I really pity Hubert Webb.
After the Supreme Court acquitted him of the crime of rape with homicide, he is still vilified by the disgruntled.
Some people, legal observers, maintain that a “not guilty” verdict is not tantamount to innocence.
Some say the supreme court merely declared that the prosecution was not able to prove the guilt of the accused beyond reasonable doubt.
This does not mean the accused were innocent, they add.
While the statement is generally true, it is not true in all cases.
In acquitting an accused the supreme court looks at the prosecution’s
evidence to see if the evidence proves the guilt beyond reasonable doubt.
It is not for the accused in a criminal case to prove his innocence.
It is for the prosecution to establish with moral certainty, beyond any reasonable doubt, that indeed, the accused committed the crime.
However, the case of Hubert Webb is far different.
In Hubert Webb’s case, the supreme court not only found reasonable doubt in the prosecution’s evidence.
Not only was the court convinced of the unreliability of the prosecution’s star witness Jessica Alfaro.
Apparently, Jessica Alfaro got tangled in a web of lies (No pun intended).
Hubert Webb was also able to prove his innocence.
The Supreme Court said Hubert's alibi impeached Jesicca Alfaro's testimony.
If one reads the supreme court decision closely, it will readily be seen that the supreme court tackled Hubert Webb’s “documented alibi”.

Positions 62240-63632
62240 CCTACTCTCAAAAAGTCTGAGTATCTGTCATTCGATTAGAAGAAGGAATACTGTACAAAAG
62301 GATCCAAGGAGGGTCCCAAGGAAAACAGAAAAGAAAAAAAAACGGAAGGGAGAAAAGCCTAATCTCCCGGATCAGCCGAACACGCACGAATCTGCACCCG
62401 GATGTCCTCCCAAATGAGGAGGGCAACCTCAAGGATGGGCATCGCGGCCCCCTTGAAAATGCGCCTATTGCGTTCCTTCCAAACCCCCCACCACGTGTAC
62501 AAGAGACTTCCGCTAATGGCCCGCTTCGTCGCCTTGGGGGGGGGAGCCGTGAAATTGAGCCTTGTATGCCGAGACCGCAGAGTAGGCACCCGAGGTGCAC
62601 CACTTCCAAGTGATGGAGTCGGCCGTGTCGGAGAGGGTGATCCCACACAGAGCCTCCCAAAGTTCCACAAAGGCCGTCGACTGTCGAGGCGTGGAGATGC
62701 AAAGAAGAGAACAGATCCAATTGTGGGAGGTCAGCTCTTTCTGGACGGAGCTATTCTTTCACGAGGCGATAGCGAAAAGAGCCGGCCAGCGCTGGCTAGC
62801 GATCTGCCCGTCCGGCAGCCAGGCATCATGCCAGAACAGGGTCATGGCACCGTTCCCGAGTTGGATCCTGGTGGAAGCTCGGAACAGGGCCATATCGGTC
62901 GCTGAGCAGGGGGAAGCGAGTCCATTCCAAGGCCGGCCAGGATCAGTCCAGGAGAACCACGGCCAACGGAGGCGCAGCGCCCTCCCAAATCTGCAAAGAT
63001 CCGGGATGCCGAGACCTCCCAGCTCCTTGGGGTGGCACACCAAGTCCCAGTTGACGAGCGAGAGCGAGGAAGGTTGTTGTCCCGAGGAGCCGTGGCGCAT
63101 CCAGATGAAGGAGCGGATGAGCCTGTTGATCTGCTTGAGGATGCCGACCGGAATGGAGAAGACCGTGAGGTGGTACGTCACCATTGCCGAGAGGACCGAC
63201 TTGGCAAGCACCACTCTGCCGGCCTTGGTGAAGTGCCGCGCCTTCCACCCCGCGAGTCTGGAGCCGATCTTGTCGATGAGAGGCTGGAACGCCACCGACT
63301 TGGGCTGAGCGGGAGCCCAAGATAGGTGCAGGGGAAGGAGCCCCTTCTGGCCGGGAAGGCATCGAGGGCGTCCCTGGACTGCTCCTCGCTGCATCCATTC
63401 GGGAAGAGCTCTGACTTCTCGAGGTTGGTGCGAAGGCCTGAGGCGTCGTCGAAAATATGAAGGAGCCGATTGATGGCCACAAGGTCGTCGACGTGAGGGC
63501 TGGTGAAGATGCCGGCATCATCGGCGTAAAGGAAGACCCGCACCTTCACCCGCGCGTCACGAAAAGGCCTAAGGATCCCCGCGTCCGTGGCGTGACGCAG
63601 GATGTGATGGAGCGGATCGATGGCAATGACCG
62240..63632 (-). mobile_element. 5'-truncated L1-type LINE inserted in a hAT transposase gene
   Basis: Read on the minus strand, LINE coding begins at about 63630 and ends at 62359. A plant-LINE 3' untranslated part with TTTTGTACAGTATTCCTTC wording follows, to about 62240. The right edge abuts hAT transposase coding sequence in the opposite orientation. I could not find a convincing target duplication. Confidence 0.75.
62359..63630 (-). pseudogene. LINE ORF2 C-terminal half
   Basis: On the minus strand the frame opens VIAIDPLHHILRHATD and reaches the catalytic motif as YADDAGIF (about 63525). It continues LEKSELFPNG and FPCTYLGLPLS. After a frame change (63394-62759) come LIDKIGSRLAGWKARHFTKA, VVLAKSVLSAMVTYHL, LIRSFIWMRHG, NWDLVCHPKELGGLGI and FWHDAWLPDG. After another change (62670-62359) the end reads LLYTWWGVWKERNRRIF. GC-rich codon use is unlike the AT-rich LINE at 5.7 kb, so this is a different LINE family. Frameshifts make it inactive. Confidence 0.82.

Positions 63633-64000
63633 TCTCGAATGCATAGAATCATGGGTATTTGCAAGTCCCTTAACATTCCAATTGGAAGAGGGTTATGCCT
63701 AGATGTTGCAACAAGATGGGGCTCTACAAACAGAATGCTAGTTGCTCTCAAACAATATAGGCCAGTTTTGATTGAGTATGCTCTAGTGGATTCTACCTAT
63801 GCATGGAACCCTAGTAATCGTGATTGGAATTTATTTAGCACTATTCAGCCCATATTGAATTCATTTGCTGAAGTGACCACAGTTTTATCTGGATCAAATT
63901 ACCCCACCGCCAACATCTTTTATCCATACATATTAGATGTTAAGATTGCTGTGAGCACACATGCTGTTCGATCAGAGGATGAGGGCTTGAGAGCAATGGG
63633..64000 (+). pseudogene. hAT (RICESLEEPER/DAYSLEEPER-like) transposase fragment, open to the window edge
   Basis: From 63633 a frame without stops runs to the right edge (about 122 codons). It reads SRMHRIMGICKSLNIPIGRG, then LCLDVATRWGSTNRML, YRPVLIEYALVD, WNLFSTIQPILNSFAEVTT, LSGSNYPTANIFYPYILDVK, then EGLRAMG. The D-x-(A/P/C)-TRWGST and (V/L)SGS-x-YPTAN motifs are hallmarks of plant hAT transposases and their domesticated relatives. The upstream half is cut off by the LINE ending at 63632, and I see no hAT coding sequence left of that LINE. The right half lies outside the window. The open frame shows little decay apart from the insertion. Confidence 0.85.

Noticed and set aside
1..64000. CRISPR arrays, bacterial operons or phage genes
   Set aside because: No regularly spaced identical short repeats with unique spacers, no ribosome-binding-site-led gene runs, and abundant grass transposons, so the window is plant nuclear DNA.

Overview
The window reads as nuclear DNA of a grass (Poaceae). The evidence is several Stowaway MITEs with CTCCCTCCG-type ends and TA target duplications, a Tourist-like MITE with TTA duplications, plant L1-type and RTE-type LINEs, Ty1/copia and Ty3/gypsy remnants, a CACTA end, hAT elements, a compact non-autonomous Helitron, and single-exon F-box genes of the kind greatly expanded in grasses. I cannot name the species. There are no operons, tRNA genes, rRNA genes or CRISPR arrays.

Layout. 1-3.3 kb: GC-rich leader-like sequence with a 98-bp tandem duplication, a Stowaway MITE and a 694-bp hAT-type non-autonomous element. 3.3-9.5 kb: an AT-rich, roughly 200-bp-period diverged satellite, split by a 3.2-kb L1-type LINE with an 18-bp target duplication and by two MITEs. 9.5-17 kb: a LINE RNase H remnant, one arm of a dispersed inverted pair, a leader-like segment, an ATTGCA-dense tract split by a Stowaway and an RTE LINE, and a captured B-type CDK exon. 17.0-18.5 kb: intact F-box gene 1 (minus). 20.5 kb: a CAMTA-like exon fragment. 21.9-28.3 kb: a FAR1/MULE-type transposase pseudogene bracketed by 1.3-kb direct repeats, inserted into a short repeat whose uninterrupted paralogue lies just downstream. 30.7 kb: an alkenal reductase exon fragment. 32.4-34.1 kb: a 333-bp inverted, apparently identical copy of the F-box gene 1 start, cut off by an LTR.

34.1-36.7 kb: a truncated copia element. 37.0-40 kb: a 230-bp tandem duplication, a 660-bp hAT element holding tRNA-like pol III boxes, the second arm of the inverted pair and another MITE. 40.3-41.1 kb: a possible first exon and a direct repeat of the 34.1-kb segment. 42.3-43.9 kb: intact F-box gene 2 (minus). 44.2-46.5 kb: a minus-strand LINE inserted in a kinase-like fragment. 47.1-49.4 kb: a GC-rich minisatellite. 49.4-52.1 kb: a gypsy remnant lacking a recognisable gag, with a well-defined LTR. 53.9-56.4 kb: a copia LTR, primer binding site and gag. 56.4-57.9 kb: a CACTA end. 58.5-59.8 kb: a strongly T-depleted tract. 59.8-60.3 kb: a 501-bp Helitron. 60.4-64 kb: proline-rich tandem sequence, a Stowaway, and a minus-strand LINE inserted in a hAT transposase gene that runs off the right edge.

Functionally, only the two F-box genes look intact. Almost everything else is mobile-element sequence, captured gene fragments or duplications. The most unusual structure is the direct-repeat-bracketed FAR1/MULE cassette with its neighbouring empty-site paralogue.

With unassailed, unrebutted authenticated documents (by no less than two U.S. secretaries of state), Hubert Webb was able to establish that he was 8,000 miles away at the time the Vizconde massacre happened on June 30, 1991.
So for people to say that Hubert Webb’s acquittal does not mean he did not commit the crime, the same people must explain how Hubert Webb could have been in two places at the same time on June 30,1991.
The weakness of the prosecutions case, to my mind, is its failure to rebut the “documented alibi” of Hubert Webb.
And it is too late now to be producing rebuttal witnesses.
The Supreme Court is not a trier of facts.
Litigation has to have an end.
The prosecution should have proved, on rebuttal evidence during the trial in the lower court, that the alibi documents of Hubert Webb were false, fake, forged, or fabricated.
Alternatively, the prosecution should have proved, on rebuttal evidence, that it is physically possible for a human being to be in two places at the same time.
What the prosecution successfully did, was to offer conjectures, i.e. that it was possible that Hubert Webb could have sneaked into the Philippines on June 30, 1991, rape and kill three persons, and then sneak out of the country thereafter.
Can this scenario be possible without being tracked by the immigration authorities of two countries?
Yet as to how this could be possible, the prosecution did not offer any proof.
But conjecture is not proof.
Conjecture is nothing but a polluted allegation.
For those who maintain that Hubert Webbs acquittal does not mean he did not commit the crime, it would do well if they can provide a rational and convincing explanation to Hubert Webb’s unrebutted, documented alibi that he was in the United States on June 30, 1991.
Otherwise, Hubert Webb is not merely “not guilty”.
He is also innocent.
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